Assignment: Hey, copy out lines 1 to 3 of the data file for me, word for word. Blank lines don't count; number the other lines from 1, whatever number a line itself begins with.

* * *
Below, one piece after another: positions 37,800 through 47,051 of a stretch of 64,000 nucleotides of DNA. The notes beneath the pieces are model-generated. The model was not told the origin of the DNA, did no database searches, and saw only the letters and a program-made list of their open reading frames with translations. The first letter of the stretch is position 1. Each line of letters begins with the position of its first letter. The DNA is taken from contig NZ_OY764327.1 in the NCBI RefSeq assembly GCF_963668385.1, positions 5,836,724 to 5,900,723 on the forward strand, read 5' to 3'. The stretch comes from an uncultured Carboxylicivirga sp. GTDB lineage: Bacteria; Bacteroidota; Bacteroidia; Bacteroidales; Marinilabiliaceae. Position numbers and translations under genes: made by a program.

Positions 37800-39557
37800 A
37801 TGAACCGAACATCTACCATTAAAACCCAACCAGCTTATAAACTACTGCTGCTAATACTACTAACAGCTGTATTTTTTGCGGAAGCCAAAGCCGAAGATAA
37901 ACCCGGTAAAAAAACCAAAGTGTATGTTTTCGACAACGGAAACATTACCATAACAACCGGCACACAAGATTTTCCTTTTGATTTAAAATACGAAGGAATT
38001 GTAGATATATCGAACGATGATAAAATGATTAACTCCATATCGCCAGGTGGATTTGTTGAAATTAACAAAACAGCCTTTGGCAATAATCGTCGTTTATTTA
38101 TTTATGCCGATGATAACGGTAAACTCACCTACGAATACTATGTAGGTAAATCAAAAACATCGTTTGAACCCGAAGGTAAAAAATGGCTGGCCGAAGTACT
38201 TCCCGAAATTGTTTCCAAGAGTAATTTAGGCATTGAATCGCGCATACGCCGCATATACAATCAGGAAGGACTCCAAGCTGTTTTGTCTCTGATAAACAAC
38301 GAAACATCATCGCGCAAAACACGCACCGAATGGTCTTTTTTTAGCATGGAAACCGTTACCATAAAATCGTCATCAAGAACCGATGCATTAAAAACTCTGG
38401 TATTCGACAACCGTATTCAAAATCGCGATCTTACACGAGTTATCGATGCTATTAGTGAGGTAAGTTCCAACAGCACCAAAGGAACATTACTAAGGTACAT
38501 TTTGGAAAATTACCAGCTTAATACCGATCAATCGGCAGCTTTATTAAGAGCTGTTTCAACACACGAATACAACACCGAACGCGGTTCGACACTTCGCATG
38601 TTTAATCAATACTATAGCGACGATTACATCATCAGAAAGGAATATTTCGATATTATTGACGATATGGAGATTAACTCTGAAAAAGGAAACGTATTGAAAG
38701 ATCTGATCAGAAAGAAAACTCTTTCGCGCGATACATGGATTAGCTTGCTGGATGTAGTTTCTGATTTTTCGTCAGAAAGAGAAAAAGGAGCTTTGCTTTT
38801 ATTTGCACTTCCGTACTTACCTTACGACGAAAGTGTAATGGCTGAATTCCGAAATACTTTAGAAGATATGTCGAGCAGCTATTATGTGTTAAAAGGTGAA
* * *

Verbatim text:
Below, one piece after another: positions 37,800 through 47,051 of a stretch of 64,000 nucleotides of DNA. The notes beneath the pieces are model-generated. The model was not told the origin of the DNA, did no database searches, and saw only the letters and a program-made list of their open reading frames with translations. The first letter of the stretch is position 1. Each line of letters begins with the position of its first letter. The DNA is taken from contig NZ_OY764327.1 in the NCBI RefSeq assembly GCF_963668385.1, positions 5,836,724 to 5,900,723 on the forward strand, read 5' to 3'. The stretch comes from an uncultured Carboxylicivirga sp. GTDB lineage: Bacteria; Bacteroidota; Bacteroidia; Bacteroidales; Marinilabiliaceae. Position numbers and translations under genes: made by a program.

Positions 37800-39557
37800 A